PICKENS COUNTY — The School District of Pickens County held its monthly board meeting Sept. 28 and received good budgetary news as well as recognized a couple of members of the SDPC community.
Trina Stephens of Central Elementary, recognized earlier this summer as SDPC’s Teacher of the Year, was afforded an opportunity to thank the board and committee responsible for her award, and members of the board were given an opportunity to recognize Stephens.
Also recognized during district superintendent Dr. Danny Merck’s Celebrations of Learning — an opportunity to recognize students and faculty for achievements and accomplishments — was Josh Wagner of Pickens High School.
Wagner, also a student with the Pickens County Career and Technology Center, won first place at a Prepared Speaking event hosted by Health Occupations Students of America (HOSA) in Anaheim, Calif., this summer. As part of Merck’s Celebrations of Learning, Wagner recited his speech for those in attendance and was recognized by the board for his efforts.
On the business side of the agenda, the most pressing item on SDPC’s agenda was the annual audit performed by Greene, Finney, and Horton, CPAs.
As part of the audit SDPC received the highest rating possible, receiving a mark of “unmodified opinion,” which is the equivalent of all clear. The agency operates in this function as an independent third party performs audits for 18 school districts across South Carolina.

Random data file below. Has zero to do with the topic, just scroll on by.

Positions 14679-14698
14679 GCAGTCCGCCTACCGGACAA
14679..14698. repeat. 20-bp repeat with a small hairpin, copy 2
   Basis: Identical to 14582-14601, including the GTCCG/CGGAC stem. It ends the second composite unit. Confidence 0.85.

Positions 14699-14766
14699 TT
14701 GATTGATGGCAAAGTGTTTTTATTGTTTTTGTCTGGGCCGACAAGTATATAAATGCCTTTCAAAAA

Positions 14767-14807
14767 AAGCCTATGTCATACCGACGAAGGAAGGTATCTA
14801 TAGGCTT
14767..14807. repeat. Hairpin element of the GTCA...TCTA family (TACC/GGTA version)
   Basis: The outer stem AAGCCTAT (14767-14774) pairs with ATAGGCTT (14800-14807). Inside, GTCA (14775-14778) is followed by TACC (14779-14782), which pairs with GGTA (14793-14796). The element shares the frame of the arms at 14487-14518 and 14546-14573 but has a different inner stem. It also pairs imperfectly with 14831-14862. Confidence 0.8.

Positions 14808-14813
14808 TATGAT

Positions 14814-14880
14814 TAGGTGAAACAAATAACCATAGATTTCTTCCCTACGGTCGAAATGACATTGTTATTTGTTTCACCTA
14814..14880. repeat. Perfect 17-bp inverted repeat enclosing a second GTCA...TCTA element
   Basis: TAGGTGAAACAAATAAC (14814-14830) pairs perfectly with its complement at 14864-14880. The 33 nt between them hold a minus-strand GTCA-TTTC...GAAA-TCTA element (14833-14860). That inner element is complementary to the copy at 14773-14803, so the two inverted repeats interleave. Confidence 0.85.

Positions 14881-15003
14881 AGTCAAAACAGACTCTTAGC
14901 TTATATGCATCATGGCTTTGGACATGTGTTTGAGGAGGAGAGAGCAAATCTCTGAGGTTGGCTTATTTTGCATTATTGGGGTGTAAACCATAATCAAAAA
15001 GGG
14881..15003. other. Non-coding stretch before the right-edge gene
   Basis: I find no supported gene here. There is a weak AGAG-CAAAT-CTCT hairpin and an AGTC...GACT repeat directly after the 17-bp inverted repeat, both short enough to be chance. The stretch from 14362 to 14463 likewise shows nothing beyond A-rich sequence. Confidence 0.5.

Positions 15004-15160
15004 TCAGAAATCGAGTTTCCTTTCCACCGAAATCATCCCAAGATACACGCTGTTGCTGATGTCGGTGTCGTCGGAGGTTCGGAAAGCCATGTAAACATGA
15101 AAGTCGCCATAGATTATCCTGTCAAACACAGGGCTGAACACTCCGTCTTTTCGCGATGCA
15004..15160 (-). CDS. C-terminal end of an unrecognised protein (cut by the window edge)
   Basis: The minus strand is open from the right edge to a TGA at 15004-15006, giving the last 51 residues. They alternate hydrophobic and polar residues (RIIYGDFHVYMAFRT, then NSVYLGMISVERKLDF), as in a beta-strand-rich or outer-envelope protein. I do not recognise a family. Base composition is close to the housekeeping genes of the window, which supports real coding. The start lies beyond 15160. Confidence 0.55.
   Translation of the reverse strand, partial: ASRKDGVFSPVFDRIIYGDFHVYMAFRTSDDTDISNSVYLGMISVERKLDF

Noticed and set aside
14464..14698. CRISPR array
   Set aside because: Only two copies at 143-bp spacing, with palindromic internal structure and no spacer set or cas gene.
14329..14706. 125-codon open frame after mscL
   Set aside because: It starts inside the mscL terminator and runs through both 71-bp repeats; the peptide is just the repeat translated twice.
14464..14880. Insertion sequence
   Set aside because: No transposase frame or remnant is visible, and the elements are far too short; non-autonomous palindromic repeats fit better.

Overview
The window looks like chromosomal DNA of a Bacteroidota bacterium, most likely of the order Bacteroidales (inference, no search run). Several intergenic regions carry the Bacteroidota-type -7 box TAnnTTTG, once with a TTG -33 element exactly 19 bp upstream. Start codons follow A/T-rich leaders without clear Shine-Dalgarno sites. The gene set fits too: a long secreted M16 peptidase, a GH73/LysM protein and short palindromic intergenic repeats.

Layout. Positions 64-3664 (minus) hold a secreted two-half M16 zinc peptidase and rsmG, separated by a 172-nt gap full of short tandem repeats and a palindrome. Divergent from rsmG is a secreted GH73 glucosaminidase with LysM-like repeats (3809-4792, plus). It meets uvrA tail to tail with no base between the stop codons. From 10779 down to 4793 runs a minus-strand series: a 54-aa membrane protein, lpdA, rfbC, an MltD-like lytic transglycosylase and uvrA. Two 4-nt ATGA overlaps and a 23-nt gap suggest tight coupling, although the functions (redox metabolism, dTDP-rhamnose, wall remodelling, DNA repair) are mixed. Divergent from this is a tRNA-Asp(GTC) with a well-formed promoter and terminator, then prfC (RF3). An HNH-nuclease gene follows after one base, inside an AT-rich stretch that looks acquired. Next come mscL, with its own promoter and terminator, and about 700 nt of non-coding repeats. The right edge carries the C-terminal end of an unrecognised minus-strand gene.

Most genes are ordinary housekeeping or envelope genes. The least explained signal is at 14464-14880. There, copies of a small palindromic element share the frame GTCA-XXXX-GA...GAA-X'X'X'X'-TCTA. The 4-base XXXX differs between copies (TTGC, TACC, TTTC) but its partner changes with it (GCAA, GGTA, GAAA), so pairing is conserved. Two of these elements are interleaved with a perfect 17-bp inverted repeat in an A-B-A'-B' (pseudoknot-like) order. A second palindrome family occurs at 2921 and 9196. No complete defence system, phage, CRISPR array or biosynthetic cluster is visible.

“Receiving an ‘unmodified opinion’ is about as well as the audit can go for any school district,” SDPC Public Information Specialist John Eby said. “That’s the highest ranking the district can receive and says a lot about how our finances are handled. But, that was only part of the good news that came out of the audit.”
The second piece of good news received was an unexpected budget surplus within SDPC’s fund balance.
“The fund balance was higher than we anticipated with the figure sitting at $21.8 million based on the audit, or about 19.8 percent of budget expenditures,” Eby explained. “Generally the board wants to keep that figure at around 16 percent minimum, normally in the area of 17 percent, which means there’s an excess of 2.2 percent, if you figure in the step increase instead of what would appear to be 19.8 percent as the step increase makes up that .6 percent.”
What happens to the excess funds?
“The board can make any number of decisions as to what to do with the excess funding, which in and of itself is great news,” Eby said. “The money can be used in any number of ways, as part of capital improvements, pay increases for employees, paying down debt, or keeping the extra revenue in reserve. That will be something the board will be discussing moving forward.”
Reach D. C. Moody at 864-855-0355.